Almost half of Russians believe that online information should be censored, 58% support complete Internet shutdown in the country in case of a national threat of a possibility of mass protests, and 73% believe that negative information about civil servants should not be posted online, says a report prepared by the Russian Center for Public Opinion Studies (VTsIOM) and the Center for Global Communication Studies at the University of Pennsylvania.
The survey shows that 42% of Russian citizens use the Internet on a regular basis. Another 20% said that went online from time to time, up to several times a week, and 38% of Russians said they hadn't used the Internet for six months and more.
Slightly over half of Russians say the Internet has a positive impact on their lives, and one-third of the respondents believe the Internet's influence is negative.
The report notes that "a considerable number of Russians (42%) believe that Western countries use the Internet against Russia and its interests." Sociologists have found out that four out of five citizens (81%) spoke of their negative attitude towards the websites, which are used for organizing anti-government rallies and demonstrations, 73% believed it was inappropriate to post online negative information about civil servants.
According to the survey, only 11% of Russians think the Internet should be completely free from government censorship. On the other hand, 49% of those polled said censorship had to be present online.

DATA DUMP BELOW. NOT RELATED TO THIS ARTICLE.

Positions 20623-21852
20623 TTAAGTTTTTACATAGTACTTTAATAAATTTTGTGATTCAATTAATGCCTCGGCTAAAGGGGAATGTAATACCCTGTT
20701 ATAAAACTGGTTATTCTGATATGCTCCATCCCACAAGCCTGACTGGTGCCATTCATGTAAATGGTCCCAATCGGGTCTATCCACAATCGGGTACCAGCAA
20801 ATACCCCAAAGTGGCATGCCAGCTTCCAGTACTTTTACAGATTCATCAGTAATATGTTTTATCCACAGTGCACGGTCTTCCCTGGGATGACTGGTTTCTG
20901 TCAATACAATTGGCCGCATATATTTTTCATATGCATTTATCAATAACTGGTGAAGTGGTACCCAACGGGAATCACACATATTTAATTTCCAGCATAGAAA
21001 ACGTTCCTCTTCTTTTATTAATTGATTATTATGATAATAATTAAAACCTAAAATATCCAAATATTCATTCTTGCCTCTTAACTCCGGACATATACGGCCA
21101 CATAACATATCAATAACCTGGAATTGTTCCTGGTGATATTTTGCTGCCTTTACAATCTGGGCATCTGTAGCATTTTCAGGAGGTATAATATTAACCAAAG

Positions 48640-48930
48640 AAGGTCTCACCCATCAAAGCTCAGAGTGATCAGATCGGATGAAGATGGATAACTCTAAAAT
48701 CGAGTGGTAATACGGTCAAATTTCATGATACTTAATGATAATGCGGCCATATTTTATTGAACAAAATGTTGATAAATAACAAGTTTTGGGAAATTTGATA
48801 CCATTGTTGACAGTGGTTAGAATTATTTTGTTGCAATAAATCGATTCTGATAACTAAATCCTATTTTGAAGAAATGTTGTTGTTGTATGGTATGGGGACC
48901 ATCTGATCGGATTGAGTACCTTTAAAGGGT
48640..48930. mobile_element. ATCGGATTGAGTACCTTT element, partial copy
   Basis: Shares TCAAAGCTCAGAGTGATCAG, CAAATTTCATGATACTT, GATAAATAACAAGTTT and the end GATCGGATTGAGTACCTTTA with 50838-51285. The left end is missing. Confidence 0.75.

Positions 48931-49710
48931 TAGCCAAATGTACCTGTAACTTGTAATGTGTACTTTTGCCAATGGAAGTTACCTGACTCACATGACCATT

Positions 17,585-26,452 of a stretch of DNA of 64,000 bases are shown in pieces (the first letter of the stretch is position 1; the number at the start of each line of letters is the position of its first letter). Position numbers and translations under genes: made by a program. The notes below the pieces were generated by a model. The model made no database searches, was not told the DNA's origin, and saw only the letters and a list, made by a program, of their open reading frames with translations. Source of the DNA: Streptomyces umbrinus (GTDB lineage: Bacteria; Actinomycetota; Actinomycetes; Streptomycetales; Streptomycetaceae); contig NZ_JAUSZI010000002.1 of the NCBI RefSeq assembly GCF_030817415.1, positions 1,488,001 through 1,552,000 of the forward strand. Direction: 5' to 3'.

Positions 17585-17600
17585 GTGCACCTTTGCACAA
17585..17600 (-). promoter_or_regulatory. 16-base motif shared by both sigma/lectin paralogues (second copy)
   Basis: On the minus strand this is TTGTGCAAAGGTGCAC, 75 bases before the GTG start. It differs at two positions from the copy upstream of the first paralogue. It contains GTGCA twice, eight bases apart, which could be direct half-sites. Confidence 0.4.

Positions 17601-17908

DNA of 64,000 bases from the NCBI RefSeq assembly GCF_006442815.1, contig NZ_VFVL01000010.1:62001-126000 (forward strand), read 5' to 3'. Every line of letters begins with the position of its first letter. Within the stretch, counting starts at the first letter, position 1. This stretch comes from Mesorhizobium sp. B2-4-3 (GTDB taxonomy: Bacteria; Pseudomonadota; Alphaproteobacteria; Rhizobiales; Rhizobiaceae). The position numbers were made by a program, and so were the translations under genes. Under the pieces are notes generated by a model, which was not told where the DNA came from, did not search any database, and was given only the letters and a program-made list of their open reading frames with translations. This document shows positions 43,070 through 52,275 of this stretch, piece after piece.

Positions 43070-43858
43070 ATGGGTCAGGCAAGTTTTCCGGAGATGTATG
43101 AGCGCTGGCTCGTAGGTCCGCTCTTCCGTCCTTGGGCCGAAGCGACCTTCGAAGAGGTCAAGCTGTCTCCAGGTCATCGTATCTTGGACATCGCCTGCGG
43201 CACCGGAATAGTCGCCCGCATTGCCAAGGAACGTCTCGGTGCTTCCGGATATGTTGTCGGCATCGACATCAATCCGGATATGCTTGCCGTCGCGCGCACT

Nearly 60% of the respondents said the government should censor or block porn websites with homosexual content, 46% called for controlling the groups in social networks, which contained information about anti-government protests.
"While 5 or 7 years ago the Internet was a 'territory of freedom' for a limited number of young people, today it is used by more than two-thirds of Russians," VTsIOM's Director-General Valery Fyodorov has told TASS. "It turned into a leading information environment, a rival in significance to TV that has surpassed radio and press," he said, adding that the Internet "had also become an important communication channel, including for senior citizens."
Thanks to this, "not only the possibilities, but also the hazards of the uncontrolled circulation of information online have become more appreciable and essential for an increasingly larger number of people across the globe," Fyodorov said.